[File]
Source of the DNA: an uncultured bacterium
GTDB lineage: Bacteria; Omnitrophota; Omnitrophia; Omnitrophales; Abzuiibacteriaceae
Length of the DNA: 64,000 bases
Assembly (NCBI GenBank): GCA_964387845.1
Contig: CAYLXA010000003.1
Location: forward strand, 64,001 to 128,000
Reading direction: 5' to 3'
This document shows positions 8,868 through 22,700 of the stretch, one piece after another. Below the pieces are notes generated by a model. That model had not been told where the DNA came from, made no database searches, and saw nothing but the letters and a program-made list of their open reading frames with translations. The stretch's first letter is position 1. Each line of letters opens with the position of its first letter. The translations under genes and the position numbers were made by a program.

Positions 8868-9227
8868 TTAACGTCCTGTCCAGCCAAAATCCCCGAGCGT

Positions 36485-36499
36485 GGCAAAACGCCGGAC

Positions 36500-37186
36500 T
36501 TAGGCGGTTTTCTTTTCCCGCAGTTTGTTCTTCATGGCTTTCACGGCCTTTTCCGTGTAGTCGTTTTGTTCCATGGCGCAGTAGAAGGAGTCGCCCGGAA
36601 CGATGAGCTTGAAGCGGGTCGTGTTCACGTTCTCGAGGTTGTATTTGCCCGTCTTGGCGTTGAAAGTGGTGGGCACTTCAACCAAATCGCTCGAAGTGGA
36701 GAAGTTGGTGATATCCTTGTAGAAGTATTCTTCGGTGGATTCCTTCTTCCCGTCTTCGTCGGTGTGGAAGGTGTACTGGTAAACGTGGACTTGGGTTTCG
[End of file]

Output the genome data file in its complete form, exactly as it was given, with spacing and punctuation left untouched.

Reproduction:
Source of the DNA: an uncultured bacterium
GTDB lineage: Bacteria; Omnitrophota; Omnitrophia; Omnitrophales; Abzuiibacteriaceae
Length of the DNA: 64,000 bases
Assembly (NCBI GenBank): GCA_964387845.1
Contig: CAYLXA010000003.1
Location: forward strand, 64,001 to 128,000
Reading direction: 5' to 3'
This document shows positions 8,868 through 22,700 of the stretch, one piece after another. Below the pieces are notes generated by a model. That model had not been told where the DNA came from, made no database searches, and saw nothing but the letters and a program-made list of their open reading frames with translations. The stretch's first letter is position 1. Each line of letters opens with the position of its first letter. The translations under genes and the position numbers were made by a program.

Positions 8868-9227
8868 TTAACGTCCTGTCCAGCCAAAATCCCCGAGCGT

Positions 36485-36499
36485 GGCAAAACGCCGGAC

Positions 36500-37186
36500 T
36501 TAGGCGGTTTTCTTTTCCCGCAGTTTGTTCTTCATGGCTTTCACGGCCTTTTCCGTGTAGTCGTTTTGTTCCATGGCGCAGTAGAAGGAGTCGCCCGGAA
36601 CGATGAGCTTGAAGCGGGTCGTGTTCACGTTCTCGAGGTTGTATTTGCCCGTCTTGGCGTTGAAAGTGGTGGGCACTTCAACCAAATCGCTCGAAGTGGA
36701 GAAGTTGGTGATATCCTTGTAGAAGTATTCTTCGGTGGATTCCTTCTTCCCGTCTTCGTCGGTGTGGAAGGTGTACTGGTAAACGTGGACTTGGGTTTCG